Tag Archives: Texas Department of Public Safety

Spring Break partying hits high for college students

College Students head to beaches to party for Spring Break

Spring break for college students no longer holds a trip to grandma’s house or working an extra shift at the pizzeria. In the last few years thousands of students have instead headed to the beach for a not so innocent respite from the rigors of the college grind, one that is potentially life-threatening for many students.

English: People enjoy the beaches of South Pad...

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Spring Break and Drunk Driving Penalties in State of Texas

Laws to deter drunk driving over Spring Break

If you are one of thousands of spring breakers heading to the beach at South Padre Island next week beware, the police are on high alert to spot and arrest drunk drivers. Beginning today and stretching through March 17th more patrols will be on the roads to reduce drunk driving and DWI fatalities. The goal of the Texas Department of Public Safety is to reduce the number of DWI incidents.

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DWI: Reinstating my Texas Drivers License

Texas drivers who refuse to take a blood or breath chemical test after a drunk driving arrest may have their Texas license suspended for 90 days to 2 years. Commercial drivers who refuse a test will face an automatic one year license suspension. Drivers have the legal right to challenge the administrative license suspension by requesting an Administrative License Revocation hearing.

Texas Department of Public Safety

Texas Department of Public Safety (Photo credit: Wikipedia)

What must be done prior to License Reinstatement?


Drivers who are not convicted of DWI may reinstate their license after the completion of the administrative suspension. Drivers who are convicted of DWI must complete the requirements outlined in their penalty phase of their conviction:

  • Complete an alcohol education program (programs must be authorized by the Texas Department of State Health Services)
  • Complete their potentially 2 year license suspension
  • Drivers who are under 21 years of age may be allowed to install a ignition interlock device and have their license suspended for 90 days. Community service is also generally ordered in these cases.
  • Pay all of the DWI fees and penalties

Reinstatement Requirements for Texas License

(Information provided by the Texas Department of Public Safety)

  1. First, all drivers must pay the license reinstatement fee
  2. Get proof of SR-22 insurance. This information must be sent to the Texas Department of Public Safety and must be maintained for 2 years from the date of the DWI conviction.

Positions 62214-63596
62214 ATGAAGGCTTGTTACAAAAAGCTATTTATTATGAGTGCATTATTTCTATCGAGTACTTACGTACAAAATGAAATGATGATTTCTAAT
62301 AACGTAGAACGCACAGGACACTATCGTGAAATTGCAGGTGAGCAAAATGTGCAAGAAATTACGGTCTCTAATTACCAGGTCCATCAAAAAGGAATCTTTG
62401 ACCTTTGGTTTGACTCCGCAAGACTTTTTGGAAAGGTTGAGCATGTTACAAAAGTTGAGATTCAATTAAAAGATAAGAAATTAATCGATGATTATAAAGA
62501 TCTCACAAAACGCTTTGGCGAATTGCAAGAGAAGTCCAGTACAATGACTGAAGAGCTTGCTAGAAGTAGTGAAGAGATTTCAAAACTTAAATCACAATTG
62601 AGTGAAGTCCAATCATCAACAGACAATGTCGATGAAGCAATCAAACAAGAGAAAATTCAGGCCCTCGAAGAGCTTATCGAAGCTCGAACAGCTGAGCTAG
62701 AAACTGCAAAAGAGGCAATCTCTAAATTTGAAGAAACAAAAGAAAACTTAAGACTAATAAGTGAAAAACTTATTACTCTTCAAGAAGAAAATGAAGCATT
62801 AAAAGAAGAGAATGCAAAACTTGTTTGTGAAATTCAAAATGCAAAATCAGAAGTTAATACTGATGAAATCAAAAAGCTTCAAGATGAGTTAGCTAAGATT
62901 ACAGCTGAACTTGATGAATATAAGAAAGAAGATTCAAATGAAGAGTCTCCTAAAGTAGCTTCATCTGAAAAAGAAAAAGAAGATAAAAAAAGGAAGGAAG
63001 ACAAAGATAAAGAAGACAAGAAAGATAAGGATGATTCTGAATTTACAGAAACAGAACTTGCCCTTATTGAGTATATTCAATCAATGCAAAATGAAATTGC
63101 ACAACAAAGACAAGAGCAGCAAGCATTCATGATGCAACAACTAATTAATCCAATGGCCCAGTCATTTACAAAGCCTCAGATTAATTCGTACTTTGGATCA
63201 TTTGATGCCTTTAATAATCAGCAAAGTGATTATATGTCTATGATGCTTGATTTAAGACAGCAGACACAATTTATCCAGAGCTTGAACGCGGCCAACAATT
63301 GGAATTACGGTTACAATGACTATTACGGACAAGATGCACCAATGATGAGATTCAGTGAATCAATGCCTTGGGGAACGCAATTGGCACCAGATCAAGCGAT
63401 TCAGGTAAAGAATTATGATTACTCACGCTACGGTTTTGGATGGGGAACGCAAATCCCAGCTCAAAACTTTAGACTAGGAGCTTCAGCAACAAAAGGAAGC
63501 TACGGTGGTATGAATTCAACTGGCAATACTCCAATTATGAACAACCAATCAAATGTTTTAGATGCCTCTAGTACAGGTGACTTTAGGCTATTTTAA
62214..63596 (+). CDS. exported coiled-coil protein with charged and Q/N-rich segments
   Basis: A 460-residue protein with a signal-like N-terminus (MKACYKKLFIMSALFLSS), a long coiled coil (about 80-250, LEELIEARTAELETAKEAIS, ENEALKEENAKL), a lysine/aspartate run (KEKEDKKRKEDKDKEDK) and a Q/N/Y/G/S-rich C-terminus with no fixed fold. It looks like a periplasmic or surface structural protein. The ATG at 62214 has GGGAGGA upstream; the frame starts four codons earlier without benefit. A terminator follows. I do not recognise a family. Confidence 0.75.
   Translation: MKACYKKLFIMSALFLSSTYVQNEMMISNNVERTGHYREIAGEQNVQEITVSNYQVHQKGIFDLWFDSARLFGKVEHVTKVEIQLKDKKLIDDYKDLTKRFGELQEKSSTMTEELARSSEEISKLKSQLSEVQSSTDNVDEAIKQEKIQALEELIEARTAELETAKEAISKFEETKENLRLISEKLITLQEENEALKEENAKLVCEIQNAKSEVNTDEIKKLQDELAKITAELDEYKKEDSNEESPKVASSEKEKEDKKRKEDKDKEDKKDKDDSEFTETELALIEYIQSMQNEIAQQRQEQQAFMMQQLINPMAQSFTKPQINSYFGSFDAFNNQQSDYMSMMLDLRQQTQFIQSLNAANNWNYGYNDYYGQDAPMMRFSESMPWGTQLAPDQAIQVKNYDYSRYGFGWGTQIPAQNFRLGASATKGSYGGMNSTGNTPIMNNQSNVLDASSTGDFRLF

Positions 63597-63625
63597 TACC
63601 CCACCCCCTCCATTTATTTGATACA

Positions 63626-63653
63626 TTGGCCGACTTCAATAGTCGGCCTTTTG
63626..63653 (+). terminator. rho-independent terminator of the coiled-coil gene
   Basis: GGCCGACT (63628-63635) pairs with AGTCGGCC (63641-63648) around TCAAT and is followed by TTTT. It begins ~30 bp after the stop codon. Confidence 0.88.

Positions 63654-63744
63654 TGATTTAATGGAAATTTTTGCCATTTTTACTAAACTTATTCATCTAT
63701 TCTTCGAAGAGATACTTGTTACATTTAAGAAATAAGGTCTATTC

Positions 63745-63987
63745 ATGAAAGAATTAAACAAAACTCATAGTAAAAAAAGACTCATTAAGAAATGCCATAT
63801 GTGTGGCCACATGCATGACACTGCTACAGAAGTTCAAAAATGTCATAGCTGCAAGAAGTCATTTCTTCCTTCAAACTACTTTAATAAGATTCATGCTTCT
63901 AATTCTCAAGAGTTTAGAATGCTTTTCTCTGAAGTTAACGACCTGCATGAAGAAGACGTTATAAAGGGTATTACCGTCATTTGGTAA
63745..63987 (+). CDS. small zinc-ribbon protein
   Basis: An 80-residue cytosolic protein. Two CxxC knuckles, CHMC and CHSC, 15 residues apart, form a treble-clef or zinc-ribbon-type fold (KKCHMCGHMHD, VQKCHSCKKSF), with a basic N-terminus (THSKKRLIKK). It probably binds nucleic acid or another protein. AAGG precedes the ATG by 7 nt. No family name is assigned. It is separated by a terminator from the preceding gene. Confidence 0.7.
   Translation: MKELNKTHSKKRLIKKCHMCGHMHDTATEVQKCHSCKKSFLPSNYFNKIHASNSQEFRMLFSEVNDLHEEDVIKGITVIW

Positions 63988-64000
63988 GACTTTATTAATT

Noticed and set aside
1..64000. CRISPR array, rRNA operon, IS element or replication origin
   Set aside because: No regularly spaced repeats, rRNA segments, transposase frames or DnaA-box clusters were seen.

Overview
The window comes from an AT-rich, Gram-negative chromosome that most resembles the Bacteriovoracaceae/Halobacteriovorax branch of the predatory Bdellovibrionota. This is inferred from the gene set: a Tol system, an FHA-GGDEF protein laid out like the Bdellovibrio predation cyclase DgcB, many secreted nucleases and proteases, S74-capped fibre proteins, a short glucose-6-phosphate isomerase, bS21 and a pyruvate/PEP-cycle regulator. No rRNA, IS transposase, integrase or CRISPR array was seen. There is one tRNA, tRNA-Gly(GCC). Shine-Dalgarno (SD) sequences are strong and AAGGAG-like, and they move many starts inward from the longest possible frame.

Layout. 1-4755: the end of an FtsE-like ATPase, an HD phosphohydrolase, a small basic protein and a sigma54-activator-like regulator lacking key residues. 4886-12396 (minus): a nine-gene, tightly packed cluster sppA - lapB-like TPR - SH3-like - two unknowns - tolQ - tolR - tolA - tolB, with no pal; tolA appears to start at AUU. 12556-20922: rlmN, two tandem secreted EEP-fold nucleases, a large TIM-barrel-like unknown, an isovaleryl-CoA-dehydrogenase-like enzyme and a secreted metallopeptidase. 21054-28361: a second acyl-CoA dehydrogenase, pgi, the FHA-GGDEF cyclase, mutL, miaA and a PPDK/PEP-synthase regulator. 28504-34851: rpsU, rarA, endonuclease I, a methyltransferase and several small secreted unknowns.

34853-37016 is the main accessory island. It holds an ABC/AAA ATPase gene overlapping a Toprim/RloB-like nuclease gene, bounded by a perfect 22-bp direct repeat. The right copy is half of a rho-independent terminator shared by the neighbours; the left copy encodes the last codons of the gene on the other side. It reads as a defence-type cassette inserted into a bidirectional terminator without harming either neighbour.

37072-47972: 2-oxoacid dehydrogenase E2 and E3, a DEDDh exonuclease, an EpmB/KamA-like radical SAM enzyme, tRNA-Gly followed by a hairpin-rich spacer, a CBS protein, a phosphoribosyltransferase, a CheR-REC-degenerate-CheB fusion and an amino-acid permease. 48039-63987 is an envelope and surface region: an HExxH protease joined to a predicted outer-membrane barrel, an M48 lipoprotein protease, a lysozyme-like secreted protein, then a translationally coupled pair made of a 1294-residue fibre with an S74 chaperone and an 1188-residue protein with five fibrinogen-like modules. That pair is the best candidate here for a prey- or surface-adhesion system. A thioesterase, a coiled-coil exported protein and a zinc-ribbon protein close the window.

3. Turn in proof that the driver has completed the Alcohol Education program. This information must also be sent to the Texas Department of Public Transportation.

As mentioned above, drivers who are arrested for DWI may face an administrative suspension and a suspension from a DWI conviction. These suspensions generally run concurrently.

Online Texas License Reinstatement

Texas has implemented an online system to help drivers reinstate their license. It is called the License Eligibility system. When you log in you can pay your reinstatement fees online as well as complete a license eligibility application.

The system will also outline all the requirements you must meet to reinstate your license: view compliance items, pay fees and track your eligibility status. To login you will need your driver’s license or ID number, the last four digits of your Social Security number and your date of birth.

If you cannot use the system but you can send your compliance documents (without fees) to the Texas Department of Public Safety all information can be mailed or faxed to the following address:

Texas Department of Public Safety

Enforcement and Compliance Services
P.O. Box 4087
Austin TX 78773-0320
Fax: (512) 424-2848
E-mail: driver.improvement@dps.texas.gov. E-mailed documents must be in PDF format.

Drivers who cannot pay their fees online must submit their compliance forms with their fees to the following address:

Texas Department of Public Safety

Central Cash Receiving
P.O. Box 15999
Austin TX 78761-5999

Please submit a check or money order only made payable to Texas DPS and include a copy of the suspension notice along with your full name, date of birth, and driver license number.

Drivers who have more questions about their license reinstatement process in Texas can contact the Texas Department of Public Safety or a Texas DWI lawyer.

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Drunk Driving and aTexas Occupational License

Texas drivers arrested for drunk driving in the state of Texas can generally get an occupational license which will allow them to operate a non-commercial motorized vehicle if they have had their license suspended.

When can I use my Texas occupational License?


The Texas Department of Public Safety allows an occupational license to be used “in connection with a person’s occupation, for educational purposes or in the performance of essential household duties.” Drivers who have had their license suspended for drunk driving are barred from driving for any other reason.

If you would like to apply for an occupational license after a Texas drunk driving arrest you must make your request for the occupational license in the district court in the county of your residence or in the court (who has jurisdiction) where the drunk driving offense occurred.